How 'Spy' Cements Rose Byrne's Status as the Underrated Queen of Comedy
By John Boone
20th Century Fox
You’ll hear a lot about Melissa McCarthy’s genius in Spy (in theaters now). How she’s so smart with her comedy, especially in how willing she is to make herself look stupid for a laugh. How she’ll offer herself up as the punch line to as many jokes as you can throw at her, but in this one, she also gets to kick a little ass. All that praise is warranted.
McCarthy carries the weight of the movie on her shoulders, and it’s definitely her best performance post-Bridesmaids. (Which may seem like a no-brainer if you only recall duds like Tammy and Identity Thief, but that’s including great turns in The Heat and This Is 40 and a stripped-down role in St. Vincent too.)
People will also have a lot to say about Jason Statham, who twists his action hero persona into a delightfully delusional version of the same thing. Whether he would shine as bright in a comedy that doesn’t lean so hard into his macho IMDb credits is TBD, but the kid shows promise.
There’s also Jude Law as a clueless 007, Allison Janney as the no-nonsense (when it comes to pink eye) head of the CIA, and Miranda Hart, a potentially new face who takes on the scene-stealing best friend role with giggling gusto. Which is all to say: This thing is packed with funny, funny people doing funny, funny work.
One person who flies under the radar — per usual — steals the show — also per usual: Rose Byrne. But she’s been stealing comedies for a while now without getting the proper recognition, right?
In Spy, Byrne plays Rayna Boyanov, the daughter of a recently (*accidentally*) deceased terrorist, who happens to be the only one who knows where daddy’s nuke is hidden. Much has been made of director Paul Feigreteaming with McCarthy (this marks their third collaboration), but he also called in Byrne from Bridesmaids. After watching her here, it’s clear why.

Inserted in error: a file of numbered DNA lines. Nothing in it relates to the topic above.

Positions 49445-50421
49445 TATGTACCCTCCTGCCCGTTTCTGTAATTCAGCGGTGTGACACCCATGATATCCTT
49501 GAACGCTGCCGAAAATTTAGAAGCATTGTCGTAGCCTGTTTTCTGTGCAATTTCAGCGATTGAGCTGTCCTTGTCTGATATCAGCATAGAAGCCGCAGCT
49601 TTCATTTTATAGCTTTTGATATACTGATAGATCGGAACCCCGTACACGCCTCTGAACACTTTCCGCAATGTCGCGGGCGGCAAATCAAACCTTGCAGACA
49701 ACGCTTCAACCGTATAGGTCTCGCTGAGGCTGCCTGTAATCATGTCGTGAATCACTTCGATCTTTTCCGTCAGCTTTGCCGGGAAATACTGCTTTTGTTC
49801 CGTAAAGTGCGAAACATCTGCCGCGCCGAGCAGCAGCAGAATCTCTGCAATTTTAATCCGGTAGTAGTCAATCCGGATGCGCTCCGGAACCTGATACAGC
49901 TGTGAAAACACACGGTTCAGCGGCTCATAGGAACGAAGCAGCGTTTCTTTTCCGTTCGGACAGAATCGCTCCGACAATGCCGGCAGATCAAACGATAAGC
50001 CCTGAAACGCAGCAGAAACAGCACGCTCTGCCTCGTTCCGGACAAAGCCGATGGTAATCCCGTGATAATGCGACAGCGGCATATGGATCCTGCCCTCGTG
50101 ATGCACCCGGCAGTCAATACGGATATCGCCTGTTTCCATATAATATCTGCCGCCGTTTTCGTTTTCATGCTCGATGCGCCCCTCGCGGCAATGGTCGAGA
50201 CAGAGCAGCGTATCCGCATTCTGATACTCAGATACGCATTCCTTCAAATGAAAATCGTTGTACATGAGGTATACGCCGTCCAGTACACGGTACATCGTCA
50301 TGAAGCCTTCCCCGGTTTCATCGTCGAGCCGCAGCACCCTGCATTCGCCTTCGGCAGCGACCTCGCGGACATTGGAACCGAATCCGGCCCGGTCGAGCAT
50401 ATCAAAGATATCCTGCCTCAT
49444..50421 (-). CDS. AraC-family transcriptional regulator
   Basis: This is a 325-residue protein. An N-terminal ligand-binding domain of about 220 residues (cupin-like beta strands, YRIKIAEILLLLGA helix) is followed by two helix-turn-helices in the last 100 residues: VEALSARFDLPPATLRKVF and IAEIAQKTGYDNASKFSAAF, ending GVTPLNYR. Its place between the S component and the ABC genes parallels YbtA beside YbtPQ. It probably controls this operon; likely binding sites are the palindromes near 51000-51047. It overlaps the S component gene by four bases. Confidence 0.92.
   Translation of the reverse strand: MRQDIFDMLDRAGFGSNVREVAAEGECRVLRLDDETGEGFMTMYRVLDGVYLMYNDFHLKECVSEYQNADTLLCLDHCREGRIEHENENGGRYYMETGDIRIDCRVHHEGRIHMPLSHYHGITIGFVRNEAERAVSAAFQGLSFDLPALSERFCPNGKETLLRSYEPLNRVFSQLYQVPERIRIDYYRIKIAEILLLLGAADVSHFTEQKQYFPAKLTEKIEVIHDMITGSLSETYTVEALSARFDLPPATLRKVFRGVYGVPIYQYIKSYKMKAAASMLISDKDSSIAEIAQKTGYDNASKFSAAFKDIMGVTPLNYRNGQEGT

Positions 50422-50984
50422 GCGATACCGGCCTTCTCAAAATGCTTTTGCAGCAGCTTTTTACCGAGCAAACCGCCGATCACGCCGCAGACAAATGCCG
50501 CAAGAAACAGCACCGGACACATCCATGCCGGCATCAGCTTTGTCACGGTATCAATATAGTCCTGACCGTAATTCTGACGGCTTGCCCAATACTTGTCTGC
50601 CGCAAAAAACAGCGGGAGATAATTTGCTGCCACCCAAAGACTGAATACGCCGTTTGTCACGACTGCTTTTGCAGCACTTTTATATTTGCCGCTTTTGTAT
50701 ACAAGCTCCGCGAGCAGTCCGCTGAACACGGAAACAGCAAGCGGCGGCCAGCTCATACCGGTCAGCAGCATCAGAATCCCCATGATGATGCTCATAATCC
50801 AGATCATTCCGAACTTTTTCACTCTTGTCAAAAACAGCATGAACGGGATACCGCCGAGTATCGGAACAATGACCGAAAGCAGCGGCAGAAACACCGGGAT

Feig can pull out of Byrne what no other director can, and Spy showcases what Byrne has to offer that no other actress does. At least not as well as she does it. In both of their movies together, Byrne crafts a villain you can’t help but love in the end -- not an easy feat when your purpose is to continuously undermine beloved actresses like McCarthy or Kristen Wiig.
For every joke that McCarthy’s Susan Cooper ends up as the butt of, Byrne is the one teeing it up with perfectly understated wickedness. She can so easily spit out lines as offensive as, after Cooper delivers a punny cheers, “What a stupid, f**king, retarded toast,” but make it...charming?
McCarthy plays both ends of her spectrum — the shy, unassuming everywomen who has good intentions if only someone will give her a chance, and the bawdy bruiser capable of shooting off a dozen profanity-laced insults before anyone else can think of one. Byrne’s performance might not arc as dramatically, but how she creates such subtle layers in Rayna, a character that in anyone else’s hands might become a caricature of a stuck-up princess, is just as impressive.
Maybe it’s because Byrne didn’t come up in the comedy scene — the first films we remembered her from were dramas like Wicker Park and 28 Weeks Later, plus her single line in Star Wars: Episode II - Attack of the Clones — that when she finally doled out NSFW double entendres in Get Him to the Greek, people had already made up their minds about her. Maybe it’s because, in addition to hilarious work in movies like Neighbors and, of course, Bridesmaids, Byrne keeps finding work in all genres, just as convincingly playing an agent in the X-Men reboots as a terrified housewife in the Insidious chapters.
Either way, can we give this funny lady the damn props she deserves?
Then again, maybe it’s because Byrne flies a little under the radar that she’s able to get cast in so many movies -- five movies in 2013, four the following year -- in which case, disregard everything we just said and just give us more Rose Byrne please.
Now, find out what classified intel ET learned going behind the scenes of Spy with Byrne, McCarthy, and more: